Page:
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Barry Schrader
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I currently write a column each Tuesday for the DeKalb Daily Chronicle. The column will also appear on this website each week and be added to the archives.

The Articles started December 2007.

 

If you've missed any please follow the links on the dates to catch up.

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The life of a Civil War soldier

By Barry Schrader.................................March 23, 2010

In the first installment last Tuesday, this column detailed the life of the war horse known as “Old Charley” that spent its remaining years after the war on the Wesson family farm on Leland Road south of Waterman.
Today’s column will dwell on its owner, a Civil War soldier named Silas Dexter Wesson, also known as “S.D.” or more often called “Deck.”
Deck was born in 1839 in Jamestown, N.Y., and was one of four children. His father James decided to come west to Illinois and loaded up an ox-drawn covered wagon in 1845, later purchasing 160 acres of a Mexican soldier’s land grant between Waterman and Leland, which the family eventually called the Victor Centre Farm. The barn has the date 1849 painted on it, so it became a centennial farm in 1949. According to Leland Civil War historian Laurenda Kidd, that is probably also the time when the memorial plaque for the heroic horse was placed there. Deck died in 1909, and his wife Maggie in 1925.
Deck went with some 25 other Victor Township men to join the Union Army and was sworn in August 1861. He was assigned to Company K of the 8th Illinois Cavalry. He kept a diary with almost daily entries throughout the war, and the Wesson family still has it in a safe. Much of the diary is reprinted in the family history. His girlfriend was another Victor township resident, Magdalen “Maggie” Suydam, who he referred to as his “Doxie girl.” The Suydam Church bears her family name today.

Mug shot of Sgt. Deck Wesson as a soldier

Tombstone in Victor Cemetery of S.D. Wesson and family

An entry in his diary tells about the unit arriving in Baltimore where they camped for several weeks. On Oct. 29, 1861, he writes that they marched down Pennsylvania Avenue past the White House. They halted momentarily and gave three cheers. “Someone came to the door – swung his long arm at us, made a bow. It was Old Abe. Oh dear! He is so homely,” Deck wrote. On Oct. 2, 1862, Deck saw President Lincoln again when he reviewed the troops in camp. “Poor man. He looks tired and worn out and he is homely as a mud fence,” the soldier wrote in his diary that night.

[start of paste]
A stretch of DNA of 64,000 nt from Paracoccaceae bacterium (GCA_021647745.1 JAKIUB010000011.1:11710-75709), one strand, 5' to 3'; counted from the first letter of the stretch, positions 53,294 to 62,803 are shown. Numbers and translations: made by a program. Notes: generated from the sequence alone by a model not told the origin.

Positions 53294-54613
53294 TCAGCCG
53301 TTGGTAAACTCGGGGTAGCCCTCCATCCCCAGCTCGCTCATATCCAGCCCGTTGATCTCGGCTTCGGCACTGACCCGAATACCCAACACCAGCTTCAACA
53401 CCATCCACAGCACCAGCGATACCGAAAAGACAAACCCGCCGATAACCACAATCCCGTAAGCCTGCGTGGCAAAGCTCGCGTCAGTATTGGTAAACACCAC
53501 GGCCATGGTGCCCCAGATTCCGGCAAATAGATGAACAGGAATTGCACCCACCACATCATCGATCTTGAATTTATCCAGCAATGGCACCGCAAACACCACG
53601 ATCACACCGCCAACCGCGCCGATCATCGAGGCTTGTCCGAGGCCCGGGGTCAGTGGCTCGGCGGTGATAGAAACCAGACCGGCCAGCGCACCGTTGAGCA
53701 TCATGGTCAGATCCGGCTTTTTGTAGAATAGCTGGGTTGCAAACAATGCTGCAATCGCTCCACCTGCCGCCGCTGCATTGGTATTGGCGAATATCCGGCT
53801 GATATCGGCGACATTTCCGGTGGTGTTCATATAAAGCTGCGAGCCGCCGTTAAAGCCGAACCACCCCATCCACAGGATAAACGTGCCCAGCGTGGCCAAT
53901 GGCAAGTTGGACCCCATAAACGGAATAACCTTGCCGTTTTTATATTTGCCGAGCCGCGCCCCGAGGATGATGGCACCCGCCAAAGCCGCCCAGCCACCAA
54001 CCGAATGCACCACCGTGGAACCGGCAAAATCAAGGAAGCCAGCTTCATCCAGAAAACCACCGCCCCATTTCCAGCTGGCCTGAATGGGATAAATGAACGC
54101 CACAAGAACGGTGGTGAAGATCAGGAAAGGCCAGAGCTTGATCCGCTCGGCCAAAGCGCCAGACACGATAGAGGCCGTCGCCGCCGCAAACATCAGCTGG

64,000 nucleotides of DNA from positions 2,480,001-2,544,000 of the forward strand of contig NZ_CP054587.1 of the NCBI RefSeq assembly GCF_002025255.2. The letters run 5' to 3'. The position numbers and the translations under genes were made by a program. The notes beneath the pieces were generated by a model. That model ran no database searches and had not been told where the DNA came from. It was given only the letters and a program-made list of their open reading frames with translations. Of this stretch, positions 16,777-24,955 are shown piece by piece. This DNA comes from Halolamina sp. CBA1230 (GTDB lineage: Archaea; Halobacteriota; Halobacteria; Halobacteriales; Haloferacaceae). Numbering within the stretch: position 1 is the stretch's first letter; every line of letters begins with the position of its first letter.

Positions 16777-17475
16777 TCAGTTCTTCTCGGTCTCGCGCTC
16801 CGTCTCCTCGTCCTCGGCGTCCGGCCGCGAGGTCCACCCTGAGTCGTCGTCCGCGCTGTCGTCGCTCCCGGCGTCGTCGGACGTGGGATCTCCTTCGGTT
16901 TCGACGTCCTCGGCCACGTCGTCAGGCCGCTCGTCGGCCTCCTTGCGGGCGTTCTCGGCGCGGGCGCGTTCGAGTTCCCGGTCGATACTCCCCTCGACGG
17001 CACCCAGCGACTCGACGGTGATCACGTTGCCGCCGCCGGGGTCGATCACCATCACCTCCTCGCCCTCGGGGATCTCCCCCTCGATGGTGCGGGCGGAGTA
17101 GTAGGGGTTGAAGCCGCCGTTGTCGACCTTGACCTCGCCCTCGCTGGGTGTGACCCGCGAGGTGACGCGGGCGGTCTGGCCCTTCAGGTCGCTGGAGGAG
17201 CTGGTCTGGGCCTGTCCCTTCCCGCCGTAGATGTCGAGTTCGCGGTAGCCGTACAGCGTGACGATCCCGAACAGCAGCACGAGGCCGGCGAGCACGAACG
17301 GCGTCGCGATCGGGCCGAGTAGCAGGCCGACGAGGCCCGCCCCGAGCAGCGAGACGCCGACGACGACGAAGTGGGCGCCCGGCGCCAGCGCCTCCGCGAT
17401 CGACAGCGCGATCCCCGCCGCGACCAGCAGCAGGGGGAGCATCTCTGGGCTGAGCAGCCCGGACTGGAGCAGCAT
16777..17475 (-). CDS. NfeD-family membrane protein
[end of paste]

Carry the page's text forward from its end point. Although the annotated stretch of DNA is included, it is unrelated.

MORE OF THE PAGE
Company K saw its first action in the battle of Williamsburg, Va., on May 5, 1862, and then a string of major engagements for the next four years, including Richmond, Gettysburg and Appomattox. He escaped the battle at Gettysburg, having been wounded at Beverly Run, shot through the right thigh, and his horse at that time was killed. He recuperated in Lincoln Hospital and then rejoined his company. About that time he was promoted to sergeant.
Some of the entries show his mindset as the war progressed: One on Nov. 1, 1864, states: “The country is desolate. War is a terrible thing. I pity the people who are trying to live here. They are robbed by friend and foe.” Another one: “Have got a lot of prisoners, poor devils, they look sorry. Our orders were to burn every barn in the Shenandoah Valley, destroy all the grain, take all men prisoners, drive off all the stock and leave the women and children to starve, I suppose. We would not do it. It is the first time I saw the reg’t refuse to obey orders.” A rather humorous entry on Nov. 23, 1864: “I said ‘dam it’ to the chaplain. He took me down and punched me with his fist. He is a good Methodist and won’t let the boys swear.”
Deck also reported that another company in their regiment was involved in the search for Lincoln’s assassin. He told of them finding a boot that belonged to John Wilkes Booth at the home of Dr. Mudd and taking the doctor into custody.
After the war ended, his regiment was sent to the Bull Run battlefields “to dedicate the monuments our men have built. Gen. Hancock is with us. He has a fine whickey nose. We buried 2400 skulls under the monuments.”
He returned with his comrades to Chicago, where they mustered out in July 1865. He went home to rejoin his father on the farm. He married his Doxie girl Maggie in October 1866, and they had 11 children. He took time out to attend Jennings Seminary in Aurora for two terms, becoming qualified to teach and preach, but remained a farmer all his life.
His obituary in the Sandwich Free Press on Feb. 11, 1909, stated in part: “Politically Mr. Wesson was a stanch Republican. He was town clerk for a long time and supervisor at different periods for nine years, was assessor for three years. His official service was characterized by the utmost fidelity to duty. He was a member of the Masonic order and connected with the Farmers Elevator Company of Leland, and for several years was secretary of the Victor Township Mutual Fire Insurance Company.” Ms. Kidd adds that he was active in the Grand Army of the Republic veterans organization and took part in several of their gatherings.
He is buried at Victor Cemetery and his monument can be seen near the front, left of the main gate. The cemetery is a half-mile south of Wesson Road on Leland Road.

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Barry Schrader
PO Box 851
DeKalb, Ill 60115